How Polish complementary schools have helped transnational children stay in touch during the pandemic
By Blog Editor, IOE Digital, on 31 March 2021
Trying to stay in touch with friends and family during the Covid-19 pandemic has been challenging for everyone. Lockdown has been particularly hard for teenagers. But how has it affected those children and young people who are transnationals, and have family and friends in more than one country?
One group of children living in the UK that are widely impacted are Polish teenagers. While they have developed various ways of staying in touch with those back in Poland, this has been affected by the pandemic. However, work done by Polish complementary schools can be seen as helping children to maintain their transnational connections.
Transnational children are those who might have migrated with their parents at a young age, but are separated from their childhood friends; others may have divorced parents living in different countries. Some children may have been born in the UK, while their grandparents or other family members still live in the family’s country of origin. These various relationships make it important for them to maintain strong links with their home country.
For Polish families, a common way of staying in touch pre-pandemic has been through frequent visits; but with the ongoing restrictions on foreign travel, these have been curtailed.
However, there are other methods of maintaining contact. As part of my research into the experiences of Polish-born adolescents living in the UK, I spoke to a group of Polish teenagers, and explored the ways they had found to stay in touch. These included keeping up with favourite TV series, or Polish current affairs online. The teenagers also used social media such as Whats App and Facebook, or Skype to sustain their connection with friends and family back in Poland.
Yet one of the limitations on maintaining connections is that of language. A teenager living in the UK may have undergone language attrition, when a person loses their first language. Polish adolescents who migrated at a young age may not necessarily have had enough time during childhood to acquire a strong grounding in their home language. Even with the aid of technology, the lack of language skills can hinder communication with friends and family back in Poland.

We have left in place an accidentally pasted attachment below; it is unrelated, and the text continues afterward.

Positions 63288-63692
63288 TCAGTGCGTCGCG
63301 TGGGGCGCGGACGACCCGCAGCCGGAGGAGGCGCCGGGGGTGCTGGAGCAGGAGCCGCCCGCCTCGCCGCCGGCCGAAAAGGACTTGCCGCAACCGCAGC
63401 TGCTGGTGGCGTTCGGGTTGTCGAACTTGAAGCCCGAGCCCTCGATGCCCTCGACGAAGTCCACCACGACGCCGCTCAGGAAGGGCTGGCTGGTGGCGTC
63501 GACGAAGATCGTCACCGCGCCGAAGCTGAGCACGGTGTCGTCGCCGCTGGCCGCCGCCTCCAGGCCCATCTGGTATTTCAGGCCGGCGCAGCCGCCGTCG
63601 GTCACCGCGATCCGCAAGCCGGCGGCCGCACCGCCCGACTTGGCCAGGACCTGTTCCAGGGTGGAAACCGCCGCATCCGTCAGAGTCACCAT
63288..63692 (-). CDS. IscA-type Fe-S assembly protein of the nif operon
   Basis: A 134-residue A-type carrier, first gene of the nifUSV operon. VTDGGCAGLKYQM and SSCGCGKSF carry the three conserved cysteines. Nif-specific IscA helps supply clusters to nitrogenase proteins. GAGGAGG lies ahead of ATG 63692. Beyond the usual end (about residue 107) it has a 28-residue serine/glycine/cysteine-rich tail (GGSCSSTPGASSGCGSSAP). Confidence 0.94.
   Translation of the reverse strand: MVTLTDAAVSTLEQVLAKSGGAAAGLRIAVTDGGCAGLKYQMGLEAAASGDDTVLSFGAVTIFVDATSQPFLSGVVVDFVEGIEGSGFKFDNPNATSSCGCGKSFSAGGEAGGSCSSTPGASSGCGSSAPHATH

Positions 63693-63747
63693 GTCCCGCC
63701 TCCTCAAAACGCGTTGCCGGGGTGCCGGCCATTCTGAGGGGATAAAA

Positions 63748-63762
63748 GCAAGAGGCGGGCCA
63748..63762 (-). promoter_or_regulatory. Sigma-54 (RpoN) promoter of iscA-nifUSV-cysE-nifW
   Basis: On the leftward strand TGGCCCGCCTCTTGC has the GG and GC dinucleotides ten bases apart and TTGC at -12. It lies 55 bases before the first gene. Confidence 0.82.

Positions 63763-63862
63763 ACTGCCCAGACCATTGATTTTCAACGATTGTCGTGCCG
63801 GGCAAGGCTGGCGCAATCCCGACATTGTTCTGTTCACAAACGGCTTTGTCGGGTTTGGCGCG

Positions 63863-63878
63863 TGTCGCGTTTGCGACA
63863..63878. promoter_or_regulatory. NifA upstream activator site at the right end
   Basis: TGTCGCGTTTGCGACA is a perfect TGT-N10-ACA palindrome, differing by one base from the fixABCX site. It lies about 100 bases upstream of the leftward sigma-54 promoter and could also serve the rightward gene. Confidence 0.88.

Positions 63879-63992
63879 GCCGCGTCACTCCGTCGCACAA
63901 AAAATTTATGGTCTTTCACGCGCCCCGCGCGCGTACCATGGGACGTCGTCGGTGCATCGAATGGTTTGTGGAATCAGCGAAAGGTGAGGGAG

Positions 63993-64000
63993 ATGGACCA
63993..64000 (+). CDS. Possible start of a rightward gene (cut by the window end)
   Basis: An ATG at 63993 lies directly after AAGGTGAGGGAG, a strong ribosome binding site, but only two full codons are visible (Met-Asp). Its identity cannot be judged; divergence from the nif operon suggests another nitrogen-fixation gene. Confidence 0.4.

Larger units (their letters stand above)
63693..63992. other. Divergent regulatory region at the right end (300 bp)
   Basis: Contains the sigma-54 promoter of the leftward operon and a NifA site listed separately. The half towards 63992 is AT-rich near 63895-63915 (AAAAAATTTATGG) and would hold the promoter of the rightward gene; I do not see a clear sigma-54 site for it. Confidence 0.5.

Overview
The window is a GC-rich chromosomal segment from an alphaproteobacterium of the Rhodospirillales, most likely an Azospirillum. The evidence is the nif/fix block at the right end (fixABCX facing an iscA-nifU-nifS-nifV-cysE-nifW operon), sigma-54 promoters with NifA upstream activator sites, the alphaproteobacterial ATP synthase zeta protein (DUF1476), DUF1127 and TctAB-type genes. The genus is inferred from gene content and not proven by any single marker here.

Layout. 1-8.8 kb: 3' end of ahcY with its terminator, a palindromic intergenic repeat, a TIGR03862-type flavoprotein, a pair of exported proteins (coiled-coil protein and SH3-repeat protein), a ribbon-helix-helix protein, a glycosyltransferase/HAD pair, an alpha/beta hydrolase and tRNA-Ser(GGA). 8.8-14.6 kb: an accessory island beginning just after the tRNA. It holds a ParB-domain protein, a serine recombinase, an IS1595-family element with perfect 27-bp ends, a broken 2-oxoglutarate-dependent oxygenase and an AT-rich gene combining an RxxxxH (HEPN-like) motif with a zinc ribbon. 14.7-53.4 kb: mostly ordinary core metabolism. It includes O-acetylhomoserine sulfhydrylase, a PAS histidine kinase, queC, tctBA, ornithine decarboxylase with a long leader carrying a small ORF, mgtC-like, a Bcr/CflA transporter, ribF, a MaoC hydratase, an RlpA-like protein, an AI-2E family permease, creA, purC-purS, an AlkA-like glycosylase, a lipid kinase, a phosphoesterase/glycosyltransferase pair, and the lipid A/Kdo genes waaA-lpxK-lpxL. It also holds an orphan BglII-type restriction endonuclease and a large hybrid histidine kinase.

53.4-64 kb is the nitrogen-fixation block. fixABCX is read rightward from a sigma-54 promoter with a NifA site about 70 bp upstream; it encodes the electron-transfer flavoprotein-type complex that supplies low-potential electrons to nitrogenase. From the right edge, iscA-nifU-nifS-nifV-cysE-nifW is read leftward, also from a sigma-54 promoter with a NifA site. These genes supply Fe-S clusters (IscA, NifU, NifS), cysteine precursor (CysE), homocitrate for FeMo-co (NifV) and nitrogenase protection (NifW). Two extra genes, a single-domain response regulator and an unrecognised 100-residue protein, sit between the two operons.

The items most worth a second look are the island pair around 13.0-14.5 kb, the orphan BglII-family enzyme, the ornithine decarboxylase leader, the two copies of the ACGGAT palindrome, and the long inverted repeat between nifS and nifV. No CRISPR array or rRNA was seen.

One way in which children can maintain their language skills is through attending complementary schools, also known as Saturday schools. Polish complementary schools will often tutor students for the Polish GSCE and A level exams. Alongside language, they also teach culture and history, and try to foster a sense of connection with the wider Polish community.
During the UK lockdowns of 2020, the majority of complementary schools remained closed. However, a study I conducted with Anne White from the UCL School of Slavonic & Eastern European Studies (SSEES), shows the immense effort made by the schools to maintain an online presence throughout lockdown. Heads of Polish complementary schools described how lessons were being held through various online platforms, from Google Classroom to innovative uses of Whats App, so their students could access Polish language learning easily. Advice was also being given to students who had planned to sit the GCSE Polish exam in the June 2020 session.
Many complementary schools also attempted to enhance a feeling of community through organising online activities at Easter, or for national holidays, with these events often being promoted on the school Facebook pages. This has helped to sustain a wider sense of identity and connection with Poland.
During these challenging times, the Polish complementary schools have therefore highlighted the importance of heritage language teaching, allowing children to communicate with friends and family more easily. They have also demonstrated their connection to the wider Polish community in helping to maintain a sense of community during a time when people have been kept so far apart.
This is a condensed version of a UCL Lunch Hour lecture on maintaining transnational identities before and during the Covid-19 pandemic.